Something tells me I am not the only one who Santa has brought few extra pounds over the holidays. Although we are still weeks away from Lent, I guess its time to reverse the holiday weight gain with something light, but not too boring. I am taking a detox brake and this is exactly when a humble side dish like a good salad steps in and becomes our diet centerpiece.
Naturally, some crispy Romaine or Boston lettuce can be a good substitute for green mix. I tend to avoid the iceberg lettuce though for the lack of taste or nutritional value.
A while ago my grandma gave me this gorgeous set of wooden salad bowls (unvarnished and untreated) with a peculiar advice on how to use them properly. “The bowls should never be washed, just wipe them out well with a paper towel” (what?)…”eventually they will be seasoned and perfumed from many salads,” she went on handing me her collection of notes on multiple salad dressings. The more I insisted on secretly washing the bowls with soap, the more often I discovered some similar instructions in the old cookbooks regarding wooden salad bowls and omelet pans care. Until I gave up and decided to give those bowls some proper respect. The down side of course is that I am only using them on special occasions (following the rule: whatever can not go into the dishwasher, has to wait).
You can top the dressed salad with countless number of other things be it veggies, fruits, nuts, cheese or some lean protein – this dressing pairs really well with huge array of food. My latest favorite is walnut – blue cheese – pomegranate topping.
Like most vinaigrette, this one can be made ahead and kept in the refrigerator or a cool place, but I prefer to make it fresh each time, because it tastes way better in the room temperature keeping the garlic bits pungent.
Everybody loves good pizza. Almost everybody loves potatoes. Combining these two favs into one dish can actually produce a blissful combination of yum. Years ago I tried my first potato pizza in Livorno, Italy, but was not much impressed. Perhaps it was not warm enough, or my palate was too young at the time… Today it’s a different story – I literally adore it! And now that (with years of practice) I’ve came up with my totally fool-proof recipe of pizza dough that always works, I make this pizza almost every second month. Along with many other varieties of pizzas of course (for that I double or triple the dough recipe below to stash a batch of pizza balls in a freezer and thaw them in a fridge overnight when ready to hit it).
Although I have dozens of cookbooks on Italian cooking, it was not until I got a “Great Tastes Italian“ that the recipe of potato pizza grabbed my attention due to a good quality image, a svelte look (if ever anything baked with cheese can be svelte) and a mountain of baby arugula on it (that bundle of health). It was called “Potato & Rocket Pizza“. Here we are: the visual impact pushed me to try this recipe and it was so delicious my family was literally fighting for the last piece.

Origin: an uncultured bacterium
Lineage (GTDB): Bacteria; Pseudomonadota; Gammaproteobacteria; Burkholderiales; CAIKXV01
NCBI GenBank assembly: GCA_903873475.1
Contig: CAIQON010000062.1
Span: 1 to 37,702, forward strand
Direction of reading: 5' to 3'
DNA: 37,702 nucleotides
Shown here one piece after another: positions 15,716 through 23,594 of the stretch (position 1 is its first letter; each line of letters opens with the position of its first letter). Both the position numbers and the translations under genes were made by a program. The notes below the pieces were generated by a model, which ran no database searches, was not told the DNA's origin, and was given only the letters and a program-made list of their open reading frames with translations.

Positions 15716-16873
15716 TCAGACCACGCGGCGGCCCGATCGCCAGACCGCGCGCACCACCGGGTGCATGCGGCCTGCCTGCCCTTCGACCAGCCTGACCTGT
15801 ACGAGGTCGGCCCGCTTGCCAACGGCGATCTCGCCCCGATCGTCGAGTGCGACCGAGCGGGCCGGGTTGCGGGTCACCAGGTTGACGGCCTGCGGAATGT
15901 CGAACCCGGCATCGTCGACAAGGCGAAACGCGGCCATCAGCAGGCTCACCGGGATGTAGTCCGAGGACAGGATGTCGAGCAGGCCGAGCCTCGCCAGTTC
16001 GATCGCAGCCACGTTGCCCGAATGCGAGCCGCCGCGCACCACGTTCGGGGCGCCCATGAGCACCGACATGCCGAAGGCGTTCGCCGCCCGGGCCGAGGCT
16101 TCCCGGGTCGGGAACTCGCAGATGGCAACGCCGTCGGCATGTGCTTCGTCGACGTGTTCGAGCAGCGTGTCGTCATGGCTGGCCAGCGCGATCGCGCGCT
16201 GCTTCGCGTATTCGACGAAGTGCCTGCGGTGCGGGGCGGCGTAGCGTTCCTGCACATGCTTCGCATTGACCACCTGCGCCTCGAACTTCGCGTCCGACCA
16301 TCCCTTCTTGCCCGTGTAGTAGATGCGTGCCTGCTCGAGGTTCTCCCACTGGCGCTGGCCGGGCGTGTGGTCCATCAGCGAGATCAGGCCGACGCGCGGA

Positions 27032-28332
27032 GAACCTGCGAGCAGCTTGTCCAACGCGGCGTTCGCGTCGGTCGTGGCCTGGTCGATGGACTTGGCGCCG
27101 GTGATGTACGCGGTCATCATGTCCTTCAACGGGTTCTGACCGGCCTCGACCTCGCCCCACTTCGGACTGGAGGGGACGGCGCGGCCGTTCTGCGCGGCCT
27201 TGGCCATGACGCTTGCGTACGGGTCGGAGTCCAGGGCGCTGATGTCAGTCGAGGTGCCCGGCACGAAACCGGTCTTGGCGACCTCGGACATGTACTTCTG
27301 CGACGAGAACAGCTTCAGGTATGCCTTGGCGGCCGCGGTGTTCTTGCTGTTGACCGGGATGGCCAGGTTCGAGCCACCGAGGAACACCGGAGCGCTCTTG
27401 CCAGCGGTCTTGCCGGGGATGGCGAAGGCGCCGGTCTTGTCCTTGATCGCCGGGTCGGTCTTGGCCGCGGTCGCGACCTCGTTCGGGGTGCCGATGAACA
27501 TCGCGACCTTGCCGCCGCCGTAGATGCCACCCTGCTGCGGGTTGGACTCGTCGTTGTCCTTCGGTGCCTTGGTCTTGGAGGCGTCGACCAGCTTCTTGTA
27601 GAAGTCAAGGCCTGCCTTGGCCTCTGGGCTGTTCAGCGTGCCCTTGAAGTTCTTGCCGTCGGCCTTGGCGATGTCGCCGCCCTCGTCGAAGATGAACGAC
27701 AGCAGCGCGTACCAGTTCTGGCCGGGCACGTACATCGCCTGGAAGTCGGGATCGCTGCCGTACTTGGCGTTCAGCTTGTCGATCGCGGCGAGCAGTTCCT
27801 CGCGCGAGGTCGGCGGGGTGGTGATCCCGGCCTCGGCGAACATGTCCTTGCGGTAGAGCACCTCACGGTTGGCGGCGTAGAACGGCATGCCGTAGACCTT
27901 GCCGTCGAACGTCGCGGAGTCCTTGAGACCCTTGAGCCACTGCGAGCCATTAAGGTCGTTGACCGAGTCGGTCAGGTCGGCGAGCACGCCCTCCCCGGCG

I am including my perfect pizza dough recipe in this post – please take a note of it and you won’t regret it!
For potato pizza, you can always experiment with ingredients (try sweet potatoes or very thinly sliced brussels sprouts (pre-soaked in salted water for 2 hours) and lemon, for change), but please do not make this recipe with mashed or boiled potatoes (or you will regret it).
Certainly, you can always experiment with specialty cheeses of your choice, like feta, blue, brie, Gorgonzola, etc.
Bake at 450 degrees for 15 to 18 minutes or until pizza base is crisp if you are using baking sheet. For a pizza stone, bake at 500 degree for about 10 minutes, or until both the top and bottom of the crust is brown and the cheese is melted.
Voila! Remove from the oven, top with fresh arugula and serve. For and extra layer of taste: umami lovers can add some anchovies, while meat lovers can add some prosciutto. I used some dry Coppa for this recipe.
Combine 750 ml (3 cups) of flour, salt, sugar, and yeast in the bowl of an electric mixer, and slowly add mix of yeast with water and olive oil. Mix well on low speed until ingredients begin to combine. Add gradually 250 ml (1 cup) of flour and continue to mix for about 10 minutes until the dough is smooth and elastic and cleanly pulls away from the sides of the mixing bowl.
1 small onion, thinly sliced
3 tablespoons extra-virgin olive oil
7 oz cheese, cut into small cubes [mozzarella or cheddar]
extra virgin olive oil for drizzling
Grease the baking sheet with 1 tablespoon of olive oil (Note: no need to do that in using pizza stone or pizza baking tray with holes). Work out the dough flattening and stretching it gently with your fingers/palms and flipping 3-5 times on the floured surface. Leave the outer edges a little thicker. Once the dough is stretched to a desired size, transfer it to the pizza tray or a baking sheet. Using the palms of your hands, lightly flatten dough out to the edges of the pan. Spread 2 tablespoons of olive oil and 1 teaspoon oregano in a circular motion leaving a 1-inch border.
Distribute the potatoes in a single layer, overlapping slightly if you can. Sprinkle with salt and freshly ground black pepper. Top with cheese cubes and onions.
Bake at 450F for 15 to 18 minutes or until pizza base is crisp and the cheese is bubbling. For a pizza stone, bake at 500 degree for about 10 minutes, or until both the top and bottom of the crust is brown and the cheese is melted.
Top with arugula and serve. Bon Appétit!